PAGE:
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ERRORS AND
ADJUSTMENTS
+υυ
y = f (x)
y
Error size
x
Δυ
y
Example
(a) (d)(c)(b)
• Which set of shots is more
– Accurate?
– Precise?
Precision Example
Observation Pacing,
p
Taping,
t
EDM,
e
1 571 567.17 567.133
2 563 567.08 567.124
3 566 567.12 567.129
4 ...
Advantages of Least Squares
• Errors adjusted according to
laws of probability
• Easy to perform with today’s
computers
• ...
Example (cont.)
• Construct the 95% confidence interval
• From the F0.025 distribution table (D.4) we
find
– F0.025,24,30 ...
Population versus Sample
• Below are random samples having 10 values each.
32.2
30.0
24.2
18.9
17.2
22.4
21.3
21.3
26.4
24...
Basics of Error Propagation
• Control, distances, directions, and angles
all contain random errors
• So what are the error...
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Land Surveyor's Errors and Adjustments

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There is no such thing as the perfect measurement! Learn how to deal with blunders, systematic errors, and random errors from all of your survey data here!

Published in: Engineering

Land Surveyor's Errors and Adjustments

  1. 1. ERRORS AND ADJUSTMENTS +υυ y = f (x) y Error size x Δυ y
  2. 2. Example (a) (d)(c)(b) • Which set of shots is more – Accurate? – Precise?
  3. 3. Precision Example Observation Pacing, p Taping, t EDM, e 1 571 567.17 567.133 2 563 567.08 567.124 3 566 567.12 567.129 4 588 567.38 567.165 5 557 567.01 567.114 • Which observation of a distance is – More precise? – More accurate? e 567.0 567.1 567.2 567.3 567.4 t t t t t eee e Mean of e Mean of t
  4. 4. Advantages of Least Squares • Errors adjusted according to laws of probability • Easy to perform with today’s computers • Provides a single solution to a set of observations • Forces observations to satisfy geometric closures • Can perform presurvey planning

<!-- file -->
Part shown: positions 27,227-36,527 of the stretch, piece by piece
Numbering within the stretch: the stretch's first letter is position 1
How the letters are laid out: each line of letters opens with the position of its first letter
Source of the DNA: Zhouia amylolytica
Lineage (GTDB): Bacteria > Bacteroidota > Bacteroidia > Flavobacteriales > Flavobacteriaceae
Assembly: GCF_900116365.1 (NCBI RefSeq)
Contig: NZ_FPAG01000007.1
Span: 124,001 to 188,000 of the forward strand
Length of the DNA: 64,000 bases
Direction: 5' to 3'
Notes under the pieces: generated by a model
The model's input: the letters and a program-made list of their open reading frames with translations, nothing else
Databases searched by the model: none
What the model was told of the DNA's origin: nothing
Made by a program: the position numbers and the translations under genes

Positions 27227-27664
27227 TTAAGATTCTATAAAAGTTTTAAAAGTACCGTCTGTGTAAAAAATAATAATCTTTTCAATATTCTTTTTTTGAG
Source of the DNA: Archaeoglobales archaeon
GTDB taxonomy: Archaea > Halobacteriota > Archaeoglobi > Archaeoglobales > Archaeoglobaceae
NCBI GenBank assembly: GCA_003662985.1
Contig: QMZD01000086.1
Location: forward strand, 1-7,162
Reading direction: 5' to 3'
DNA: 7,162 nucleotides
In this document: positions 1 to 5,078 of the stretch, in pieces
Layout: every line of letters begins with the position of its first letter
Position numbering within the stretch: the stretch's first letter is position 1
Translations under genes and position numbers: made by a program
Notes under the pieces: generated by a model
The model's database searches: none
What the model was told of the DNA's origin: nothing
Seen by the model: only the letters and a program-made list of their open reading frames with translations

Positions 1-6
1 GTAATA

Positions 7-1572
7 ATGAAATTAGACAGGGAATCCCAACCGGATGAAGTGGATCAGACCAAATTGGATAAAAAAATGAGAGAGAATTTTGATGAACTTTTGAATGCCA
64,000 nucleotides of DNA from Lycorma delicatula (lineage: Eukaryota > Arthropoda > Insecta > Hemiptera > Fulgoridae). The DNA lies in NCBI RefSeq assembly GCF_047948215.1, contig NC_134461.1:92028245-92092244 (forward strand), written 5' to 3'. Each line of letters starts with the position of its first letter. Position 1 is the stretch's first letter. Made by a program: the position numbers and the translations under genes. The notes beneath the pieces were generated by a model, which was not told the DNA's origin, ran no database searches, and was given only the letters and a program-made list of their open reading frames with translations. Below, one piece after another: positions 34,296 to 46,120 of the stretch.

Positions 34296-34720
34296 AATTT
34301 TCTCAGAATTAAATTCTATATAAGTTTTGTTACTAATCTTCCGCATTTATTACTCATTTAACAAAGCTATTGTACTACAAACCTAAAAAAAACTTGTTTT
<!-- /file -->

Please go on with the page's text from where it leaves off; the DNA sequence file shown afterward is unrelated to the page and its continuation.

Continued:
5. 5. Example (cont.) • Construct the 95% confidence interval • From the F0.025 distribution table (D.4) we find – F0.025,24,30 = 2.21 and F0.025,30,24 = 2.14 • Construct the 95% confidence interval   2 1 2 2 2 1 2 2 2.25 1 2.25 2.21 0.49 2.14 0.49 2.14 10.15           
  6. 6. Population versus Sample • Below are random samples having 10 values each. 32.2 30.0 24.2 18.9 17.2 22.4 21.3 21.3 26.4 24.5 28.0 21.2 18.9 33.2 30.2 26.5 25.2 29.0 21.8 26.3 33.9 21.3 21.3 25.2 18.9 19.6 28.5 36.0 27.1 30.6 24.2 24.4 28.5 25.3 32.2 19.6 32.9 21.3 24.0 26.5 μ = 23.84 σ2 = 22.05 μ = 26.03 σ2 = 19.39 μ = 26.24 σ2 = 36.29 μ = 25.89 σ2 = 18.41
  7. 7. Basics of Error Propagation • Control, distances, directions, and angles all contain random errors • So what are the errors in the computed – Latitudes? – Departures? – Coordinates? – Areas? – And so on? • If we can answer this, we can answer the question, “did our observations meet acceptable closures?”

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